Does Avengers Endgames Time Travel Make Sense
Does Avengers Endgames Time Travel Make Sense

Does Avengers Endgames Time Travel Make Sense

VOICE OVER: Rebecca Brayton WRITTEN BY: Nick Spake
If you think too much about it, the timeline of Avengers: Endgame might be confusing. But fear not, because we're going to explain it to you right now. So if you're wondering what's going on with the Time Stone, the Infinity Gauntlet, Thanos, Iron Man, Ant-Man, Pym Particles and other Marvel shenanigans, we got you covered.

Sure, Back to the Future might be a bunch of BS, but Back to the Future 2 still makes sense, right guys? Welcome to WatchMojo and today we’ll be discussing whether or not Avengers: Endgame’s time travel makes sense. For the 1% of audiences who haven’t seen the movie yet, don’t let us spoil the Endgame for you!

When Thanos dusted half of all life in the universe, viewers everywhere contemplated how the snap might be reversed. Two theories, in particular, gained a lot of traction amongst the fan community: A) All the snapped victims are still alive in the Soul Stone or B) Everyone will come back via time travel. The latter theory seemed like the most probable, especially after “Ant-Man and the Wasp” delved deeper into the quantum realm.

The Soul Stone theory was shattered at the beginning of “Avengers: Endgame,” as Thanos reveals he destroyed the Infinity Stones. So, if half of all living things in the universe did end up inside the Soul Stone, they certainly weren’t in there anymore. Five years later, Scott Lang returns from the quantum realm, bringing the time travel theory into fruition. Once Tony Stark cracks the time travel formula, the endgame is set in motion. Our heroes will travel back to three separate time periods, fetch all the Infinity Stones before Thanos, assemble them in the year 2023, and snap the dusted back into existence. As is the case with any movie about time travel, there are several holes that can be poked in the time heist.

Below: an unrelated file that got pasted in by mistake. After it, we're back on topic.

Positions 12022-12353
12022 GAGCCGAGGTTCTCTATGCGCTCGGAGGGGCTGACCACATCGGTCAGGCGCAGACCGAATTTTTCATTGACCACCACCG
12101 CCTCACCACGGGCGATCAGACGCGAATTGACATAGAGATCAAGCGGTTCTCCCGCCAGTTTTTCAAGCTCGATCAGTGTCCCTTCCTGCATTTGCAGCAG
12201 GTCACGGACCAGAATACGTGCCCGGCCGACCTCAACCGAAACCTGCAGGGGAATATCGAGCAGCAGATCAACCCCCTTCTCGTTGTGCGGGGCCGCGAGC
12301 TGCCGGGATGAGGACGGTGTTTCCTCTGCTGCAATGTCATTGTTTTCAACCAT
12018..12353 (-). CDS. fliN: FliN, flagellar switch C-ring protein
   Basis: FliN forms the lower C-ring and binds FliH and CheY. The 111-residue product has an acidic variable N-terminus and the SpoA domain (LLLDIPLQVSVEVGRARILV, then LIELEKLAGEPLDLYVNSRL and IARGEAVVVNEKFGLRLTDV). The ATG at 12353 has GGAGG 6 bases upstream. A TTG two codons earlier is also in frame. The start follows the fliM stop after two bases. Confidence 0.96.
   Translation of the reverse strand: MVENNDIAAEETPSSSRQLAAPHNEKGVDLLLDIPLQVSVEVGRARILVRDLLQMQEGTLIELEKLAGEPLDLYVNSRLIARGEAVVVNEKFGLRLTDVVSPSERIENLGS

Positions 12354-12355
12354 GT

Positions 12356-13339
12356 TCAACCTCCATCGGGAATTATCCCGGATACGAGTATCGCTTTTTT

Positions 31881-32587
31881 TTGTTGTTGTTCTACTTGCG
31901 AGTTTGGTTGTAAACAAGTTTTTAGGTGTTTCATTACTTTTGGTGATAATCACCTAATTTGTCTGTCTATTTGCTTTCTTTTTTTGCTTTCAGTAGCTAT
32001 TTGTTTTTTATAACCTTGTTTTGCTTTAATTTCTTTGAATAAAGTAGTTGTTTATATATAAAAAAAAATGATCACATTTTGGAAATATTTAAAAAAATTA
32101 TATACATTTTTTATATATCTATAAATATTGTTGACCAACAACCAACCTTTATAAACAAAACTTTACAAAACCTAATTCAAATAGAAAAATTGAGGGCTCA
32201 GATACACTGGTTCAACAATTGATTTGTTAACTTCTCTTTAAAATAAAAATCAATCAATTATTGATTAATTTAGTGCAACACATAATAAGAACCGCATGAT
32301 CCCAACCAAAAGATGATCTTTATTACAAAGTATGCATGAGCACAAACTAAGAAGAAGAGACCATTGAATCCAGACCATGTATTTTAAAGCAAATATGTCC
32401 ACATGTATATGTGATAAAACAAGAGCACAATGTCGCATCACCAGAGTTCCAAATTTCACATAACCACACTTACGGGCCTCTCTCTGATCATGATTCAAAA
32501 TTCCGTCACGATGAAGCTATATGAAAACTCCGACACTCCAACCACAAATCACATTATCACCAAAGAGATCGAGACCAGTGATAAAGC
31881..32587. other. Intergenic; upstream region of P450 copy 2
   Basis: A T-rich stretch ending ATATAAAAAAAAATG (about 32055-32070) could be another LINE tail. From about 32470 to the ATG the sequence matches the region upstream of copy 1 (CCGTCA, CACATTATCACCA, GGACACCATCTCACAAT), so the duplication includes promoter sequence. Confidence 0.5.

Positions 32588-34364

For starters, why not just grab the Time Stone instead of going after all the stones? The Avengers could’ve just traveled back to Wakanda in 2018 and had Thor aim for Thanos’ head. Rhodey even suggests going back and killing Thanos as a baby. Well, according to Bruce Banner, “Terminator,” “Bill & Ted's Excellent Adventure,” “Hot Tub Time Machine,” and, of course, “Back to the Future” aren’t exactly accurate representations of time travel. Apparently, neither is “X-Men: Days of Future Past.” Time is linear in the MCU, meaning if you travel to the past, that destination becomes your future. In due course, the former present is now the past and can’t be altered by your new future. Sound confusing? This is actually very close to how time travel works in Marvel Comics: you can travel back through time, but you can’t travel back to your own past - that’s where alternate timelines come into play.

If they could change the present by adjusting the past, the previous five years could get eradicated in the process. Morgan Stark might not have been born, which Tony never would’ve allowed. So, it makes sense that our heroes would need all six Infinity Stones to keep everything intact. Still, if Doctor Strange had just used the Time Stone a long time ago, this whole mess could’ve been avoided. Of course, the MCU would get pretty dull and repetitive if Strange solved every problem with time travel.

But wait, by removing the Infinity Stones in the past, won’t several new timelines be created? As Banner explains to the Ancient One in 2012 New York, the plan is to put every stone back in its rightful place after reversing the snap. Thus, time will be kept on the straight and narrow. If all the Infinity Stones are returned to their original points in time, though, Thanos will still destroy them in 2018. According to the Ancient One, “The Infinity Stones create what you experience as the flow of time.” Destroying the stones doesn’t seem to have the dire consequences the Ancient One implies, as five years pass without any major problems.